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OPINION & ANALYSIS

OPINION: Switzerland’s richest are getting richer but is that what the country wants?

The figures are damning. From 2005 to 2018, the share of assets held by the richest one per cent of the Swiss population increased from 38 to 44 per cent. Clare O’Dea looks at the problem Switzerland's glaring wealth inequality.

OPINION: Switzerland's richest are getting richer but is that what the country wants?
As the world's political and business elites gather for the annual Davos summit Clare O'Dea explores Switzerland's wealth inequality.(Photo by Fabrice COFFRINI / AFP)

We already knew that Switzerland was a super place for the super-rich to live but now it’s official.

The latest government report on wealth distribution, published quietly without a press release last month, shows just how attractive it is.

Taking this measure of the proportion of wealth concentrated in the hands of the richest one per cent, Switzerland is an outlier in Europe. The 44 per cent rate is higher than in the United States, and more comparable to countries like Brazil and Russia.

The government figures are based on data collected from the cantons by the federal tax administration. Total assets minus debts are calculated but pension savings are not included in the calculation because they are not taxable and therefore not listed in tax declarations.

This trend of the mega-rich accumulating more and more wealth is well established in Switzerland. The bloating of the one per cent is now more extreme than at any time since the Second World War. Is this the kind of record Switzerland should be aiming for?

READ ALSO: Why is Switzerland so wealthy?

Cantons compete to attract wealthy residents

Because this phenomenon has not happened by accident. There is a long-standing trend of tax reduction supporting it. Wealth taxes have gone down consistently since the 1990s, led by centre-right parties, with the steady support of voters. Twelve cantons cut the tax rate for top earners in 2021. 

What benefits the moderately wealthy individual also benefits the obscenely wealthy individual. Inheritance tax is a good example. There is no inheritance tax on direct descendants in 23 out of 26 cantons, and about half of individual wealth is inherited. Swiss residents inherited an estimated 90 billion francs in 2020. 

An ongoing result of this favourable tax climate is that fortunes grow. Cantons compete among themselves to attract rich residents. This means ultra-rich Swiss people are not lured away from the country for tax reasons. Meanwhile, ultra-rich foreigners have compelling reasons to relocate to Switzerland. 

There’s no doubt that Switzerland is a comfortable place for a super-rich person to settle. Beyond the tax regime and the some of the best views that money can buy, there are many other lifestyle and financial benefits.

‘It’s a good thing that Switzerland attracts wealthy residents’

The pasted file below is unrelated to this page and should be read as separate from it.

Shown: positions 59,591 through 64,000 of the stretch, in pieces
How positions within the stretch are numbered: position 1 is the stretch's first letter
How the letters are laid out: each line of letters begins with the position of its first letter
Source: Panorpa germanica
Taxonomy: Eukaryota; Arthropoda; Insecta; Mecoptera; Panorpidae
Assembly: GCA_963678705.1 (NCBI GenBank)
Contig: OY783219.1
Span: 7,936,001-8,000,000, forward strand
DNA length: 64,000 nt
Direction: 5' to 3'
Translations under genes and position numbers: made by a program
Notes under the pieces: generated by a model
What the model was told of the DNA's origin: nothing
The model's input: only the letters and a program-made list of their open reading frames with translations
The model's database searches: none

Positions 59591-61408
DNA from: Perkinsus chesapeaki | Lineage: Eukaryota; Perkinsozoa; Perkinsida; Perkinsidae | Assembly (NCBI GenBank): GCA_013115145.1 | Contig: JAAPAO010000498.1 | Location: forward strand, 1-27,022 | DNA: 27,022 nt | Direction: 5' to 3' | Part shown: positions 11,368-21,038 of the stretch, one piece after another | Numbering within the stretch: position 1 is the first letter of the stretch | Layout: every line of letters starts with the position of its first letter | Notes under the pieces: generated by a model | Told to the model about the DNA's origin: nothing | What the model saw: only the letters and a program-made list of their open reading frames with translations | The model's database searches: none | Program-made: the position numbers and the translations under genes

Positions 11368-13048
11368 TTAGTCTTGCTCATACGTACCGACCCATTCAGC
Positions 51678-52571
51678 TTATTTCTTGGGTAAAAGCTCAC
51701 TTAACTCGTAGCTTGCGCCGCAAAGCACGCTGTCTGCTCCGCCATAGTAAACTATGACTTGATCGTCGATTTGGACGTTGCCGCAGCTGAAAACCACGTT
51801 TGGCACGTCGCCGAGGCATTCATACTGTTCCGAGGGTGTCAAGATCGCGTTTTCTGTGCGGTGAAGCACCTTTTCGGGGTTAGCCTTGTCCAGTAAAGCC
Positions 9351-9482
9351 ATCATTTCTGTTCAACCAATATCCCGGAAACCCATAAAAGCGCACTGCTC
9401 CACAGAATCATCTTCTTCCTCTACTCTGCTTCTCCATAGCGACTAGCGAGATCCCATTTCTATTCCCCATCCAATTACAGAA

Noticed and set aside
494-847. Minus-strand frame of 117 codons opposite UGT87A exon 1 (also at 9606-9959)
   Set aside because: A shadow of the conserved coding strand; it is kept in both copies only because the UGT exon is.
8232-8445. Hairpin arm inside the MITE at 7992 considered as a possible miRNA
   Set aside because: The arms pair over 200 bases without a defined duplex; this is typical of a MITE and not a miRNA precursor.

The country has a long history of catering for every need of the super-rich, from healthcare to education to top class wealth management services. The luxury sector is highly developed, providing a perfect playground of shopping, dining and exclusive experiences.

But let’s get back to the question of whether the crazily uneven wealth distribution is a problem. It should be pointed out that there are some technical reasons for the recent bulge in wealth distribution.

READ ALSO: Swiss remain richest in world… but it’s not all good news

We have just emerged from a long phase of low-interest rates. When rates are low, asset prices go up. That means things like shares and property, which is what the rich hold. But even if it looks more dramatic than it is, it is still dramatic.

The data for this report only go up to 2018 so things might have changed somewhat. However, other reports have shown that the pandemic did not cause money to drain away from the one per cent. If anything, it worked in their favour financially.

On the face of it, having almost half the country’s personal wealth concentrated in the hands of so few people seems profoundly wrong.

However, according to a leading Swiss expert on wealth distribution, it is rather a net positive. These residents still pay tax and they spend money. “In a narrow national economic sense, it is a good thing to be an attractive place of residence for wealthy foreign nationals,” Professor Marius Brülhart of the University of Lausanne said.

“However, from a more broadly ethical, global point of view, you could ask whether it is fair to lure wealthy foreigners away from where they made their fortune. Those countries are then losing out on some of their most lucrative taxpayers.”

Swiss direct democracy system mitigates that risk of rich meddling

This issue of economic inequality has been debated for years. The wider social context is relevant. It matters a lot more that someone is sitting on a golden toilet when many in the same society are deprived of decent housing, healthcare or education.

READ ALSO: Swiss richer than ever but wealth inequality persists